Convinced that the maxims which they now proclaim can not but be received with gratitude by the whole world, the undersigned plenipotentiaries doubt not that the efforts of their Governments to obtain the general adoption thereof will be crowned with full success.
The present declaration is not and shall not be binding, except between those powers who have acceded, or shall accede to it.
Done at Paris, April 16, 1856.
ADJUTANT GENERAL'S OFFICE,
Washington, April 24, 1863. The following “Instructions for the Government of Armies of the United States in the Field,” prepared by Francis Lieber, LL.D., and revised by a Board of Officers, of which Major General E. A. Hitchcock is president, having been approved by the President of the United States, he commands that they be published for the information of all concerned. BY ORDER OF THE SECRETARY OF WAR
E. D. TOWNSEND,
Assistant Adjutant General.
INSTRUCTIONS FOR THE GOVERNMENT OF ARMIES OF THE UNITED STATES IN
MARTIAL LAW — MILITARY JURISDICTION — MILITARY NECES
A PLACE, district, or country occupied by an enemy stands, in consequence of the occupation, under the Martial Law of the invading or occupying army, whether any proclamation declaring Martial Law, or any public warning to the inhabitants, has been issued or not. Martial Law is the immediate and direct effect and consequence of occupation or conquest.
The presence of a hostile army proclaims its Martial Law.
Martial Law does not cease during the hostile occupation, except by special proclamation, ordered by the commander in chief; or by special mention in the treaty of peace concluding the war, when the occupation of a place or territory continues beyond the conclusion of peace as one of the conditions of the same.
Martial Law in a hostile country consists in the suspension, by the occupying military authority, of the criminal and civil law, and of the domestic administration and government in the occupied place or territory, and in the substitution of military rule and force for the same, as well as in the dictation of general laws, as far as military necessity requires this suspension, substitution, or dictation.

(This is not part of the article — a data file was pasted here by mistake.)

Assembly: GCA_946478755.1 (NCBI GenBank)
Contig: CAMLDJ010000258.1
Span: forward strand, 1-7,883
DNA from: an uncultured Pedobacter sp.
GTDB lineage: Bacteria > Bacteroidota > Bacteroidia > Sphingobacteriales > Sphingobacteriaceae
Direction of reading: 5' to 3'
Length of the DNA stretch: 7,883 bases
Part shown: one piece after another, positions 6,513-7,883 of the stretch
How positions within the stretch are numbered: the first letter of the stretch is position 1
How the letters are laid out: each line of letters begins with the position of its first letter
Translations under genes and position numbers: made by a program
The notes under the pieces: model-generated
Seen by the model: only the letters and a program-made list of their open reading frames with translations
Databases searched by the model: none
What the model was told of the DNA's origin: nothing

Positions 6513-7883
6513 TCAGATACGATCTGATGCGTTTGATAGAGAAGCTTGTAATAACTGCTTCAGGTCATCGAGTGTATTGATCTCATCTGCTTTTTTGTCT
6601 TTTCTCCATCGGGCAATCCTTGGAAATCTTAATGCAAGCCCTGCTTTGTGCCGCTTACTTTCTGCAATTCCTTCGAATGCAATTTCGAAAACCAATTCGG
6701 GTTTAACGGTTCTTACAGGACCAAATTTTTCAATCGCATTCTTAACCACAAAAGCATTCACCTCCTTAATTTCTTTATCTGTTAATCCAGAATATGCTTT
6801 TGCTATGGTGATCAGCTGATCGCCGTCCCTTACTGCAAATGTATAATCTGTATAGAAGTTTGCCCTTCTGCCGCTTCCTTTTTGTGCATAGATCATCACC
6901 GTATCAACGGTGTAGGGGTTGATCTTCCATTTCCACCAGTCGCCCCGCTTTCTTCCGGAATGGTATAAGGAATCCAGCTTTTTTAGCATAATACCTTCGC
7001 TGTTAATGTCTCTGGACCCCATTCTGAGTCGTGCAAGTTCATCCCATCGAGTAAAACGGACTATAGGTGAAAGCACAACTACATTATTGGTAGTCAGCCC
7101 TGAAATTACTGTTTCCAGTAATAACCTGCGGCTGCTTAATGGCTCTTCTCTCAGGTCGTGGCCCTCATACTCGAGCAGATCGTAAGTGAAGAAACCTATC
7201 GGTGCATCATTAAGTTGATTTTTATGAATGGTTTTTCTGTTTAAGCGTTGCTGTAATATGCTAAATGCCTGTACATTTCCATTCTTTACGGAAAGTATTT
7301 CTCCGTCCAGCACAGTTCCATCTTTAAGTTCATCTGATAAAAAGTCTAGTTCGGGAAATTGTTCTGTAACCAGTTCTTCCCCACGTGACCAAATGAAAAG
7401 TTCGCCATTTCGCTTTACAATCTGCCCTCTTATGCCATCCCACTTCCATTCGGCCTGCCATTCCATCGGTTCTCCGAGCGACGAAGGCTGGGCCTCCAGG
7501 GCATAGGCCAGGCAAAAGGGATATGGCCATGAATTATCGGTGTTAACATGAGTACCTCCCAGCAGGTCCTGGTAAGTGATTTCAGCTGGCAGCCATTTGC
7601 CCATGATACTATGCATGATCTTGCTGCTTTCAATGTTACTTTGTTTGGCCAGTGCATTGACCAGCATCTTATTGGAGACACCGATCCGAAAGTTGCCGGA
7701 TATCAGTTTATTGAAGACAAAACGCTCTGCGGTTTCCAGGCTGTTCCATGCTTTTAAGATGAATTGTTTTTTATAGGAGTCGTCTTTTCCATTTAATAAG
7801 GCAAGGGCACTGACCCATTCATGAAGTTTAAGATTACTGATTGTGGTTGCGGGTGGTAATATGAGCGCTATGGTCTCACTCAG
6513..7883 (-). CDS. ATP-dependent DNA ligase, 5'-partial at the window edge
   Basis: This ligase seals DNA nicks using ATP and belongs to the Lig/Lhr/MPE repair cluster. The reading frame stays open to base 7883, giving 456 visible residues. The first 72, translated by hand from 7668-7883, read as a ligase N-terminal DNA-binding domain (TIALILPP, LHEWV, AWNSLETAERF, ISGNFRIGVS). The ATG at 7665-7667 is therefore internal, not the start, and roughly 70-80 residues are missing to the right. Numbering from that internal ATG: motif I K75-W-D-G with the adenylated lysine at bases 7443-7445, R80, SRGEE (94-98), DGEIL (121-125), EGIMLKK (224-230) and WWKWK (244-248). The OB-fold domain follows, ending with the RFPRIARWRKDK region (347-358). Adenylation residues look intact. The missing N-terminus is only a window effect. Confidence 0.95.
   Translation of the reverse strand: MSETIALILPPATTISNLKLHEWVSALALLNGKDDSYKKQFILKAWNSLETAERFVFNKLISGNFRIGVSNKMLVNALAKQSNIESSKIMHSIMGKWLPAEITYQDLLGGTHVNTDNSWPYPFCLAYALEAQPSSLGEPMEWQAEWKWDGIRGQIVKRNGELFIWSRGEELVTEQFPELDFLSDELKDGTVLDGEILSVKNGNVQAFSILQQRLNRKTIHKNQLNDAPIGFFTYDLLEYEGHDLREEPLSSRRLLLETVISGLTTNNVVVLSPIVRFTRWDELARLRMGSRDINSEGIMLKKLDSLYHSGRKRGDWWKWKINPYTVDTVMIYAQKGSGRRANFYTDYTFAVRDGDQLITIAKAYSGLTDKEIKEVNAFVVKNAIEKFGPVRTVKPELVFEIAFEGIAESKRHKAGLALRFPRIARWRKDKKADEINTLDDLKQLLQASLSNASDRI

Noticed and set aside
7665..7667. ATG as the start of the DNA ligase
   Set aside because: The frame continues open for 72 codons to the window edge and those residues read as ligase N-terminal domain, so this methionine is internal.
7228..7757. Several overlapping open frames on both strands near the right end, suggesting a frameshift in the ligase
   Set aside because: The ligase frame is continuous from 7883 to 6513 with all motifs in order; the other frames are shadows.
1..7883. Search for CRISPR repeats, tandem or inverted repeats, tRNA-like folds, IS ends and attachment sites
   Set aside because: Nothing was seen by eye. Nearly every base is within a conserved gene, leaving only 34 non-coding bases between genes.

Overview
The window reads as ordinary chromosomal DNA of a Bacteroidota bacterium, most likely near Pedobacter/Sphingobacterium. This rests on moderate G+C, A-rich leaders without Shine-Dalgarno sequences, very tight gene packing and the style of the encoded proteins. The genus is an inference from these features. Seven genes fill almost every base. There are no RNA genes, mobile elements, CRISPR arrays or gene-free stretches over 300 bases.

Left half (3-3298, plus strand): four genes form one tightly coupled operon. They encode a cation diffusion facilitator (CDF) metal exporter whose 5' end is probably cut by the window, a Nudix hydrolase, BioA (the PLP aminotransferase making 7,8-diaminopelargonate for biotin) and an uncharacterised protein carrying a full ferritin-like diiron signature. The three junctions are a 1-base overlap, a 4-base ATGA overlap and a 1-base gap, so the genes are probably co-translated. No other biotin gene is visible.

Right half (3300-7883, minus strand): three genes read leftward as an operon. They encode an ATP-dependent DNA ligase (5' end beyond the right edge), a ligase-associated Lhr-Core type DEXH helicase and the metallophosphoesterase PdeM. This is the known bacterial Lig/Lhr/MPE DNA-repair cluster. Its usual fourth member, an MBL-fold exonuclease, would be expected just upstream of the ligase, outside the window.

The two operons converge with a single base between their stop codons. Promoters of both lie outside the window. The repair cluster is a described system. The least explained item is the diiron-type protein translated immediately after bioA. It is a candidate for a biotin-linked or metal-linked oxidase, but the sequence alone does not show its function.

The commander of the forces may proclaim that the administration of all civil and penal law shall continue either wholly or in part, as in times of peace, unless otherwise ordered by the military authority.
Martial Law is simply military authority exercised in accordance with the laws and usages of war. Military oppression is not Martial Law; it is the abuse of the power which that law confers. As Martial Law is executed by military force, it is incumbent upon those who administer it to be strictly guided by the principles of justice, honor, and humanity – virtues adorning a soldier even more than other men, for the very reason that he possesses the power of his arms against the unarmed.
5 Martial Law should be less stringent in places and countries fully occupied and fairly conquered. Much greater severity may be exercised in places or regions where actual hostilities exist, or are expected and must be prepared for. Its most complete sway is allowed even in the commander's own country when face to face with the enemy, because of the absolute necessities of the case, and of the paramount duty to defend the country against invasion.
To save the country is paramount to all other considerations.
All civil and penal law shall continue to take its usual course in the enemy's places and territories under Martial Law, unless interrupted or stopped by order of the occupying military power; but all the functions of the hostile government - legislative, executive, or administrative whether of a general, provincial, or local character, cease under Martial Law, or continue only with the sanction, or, if deemed necessary, the participation of the occupier or invader.
Martial Law extends to property, and to persons, whether they are subjects of the enemy or aliens to that government.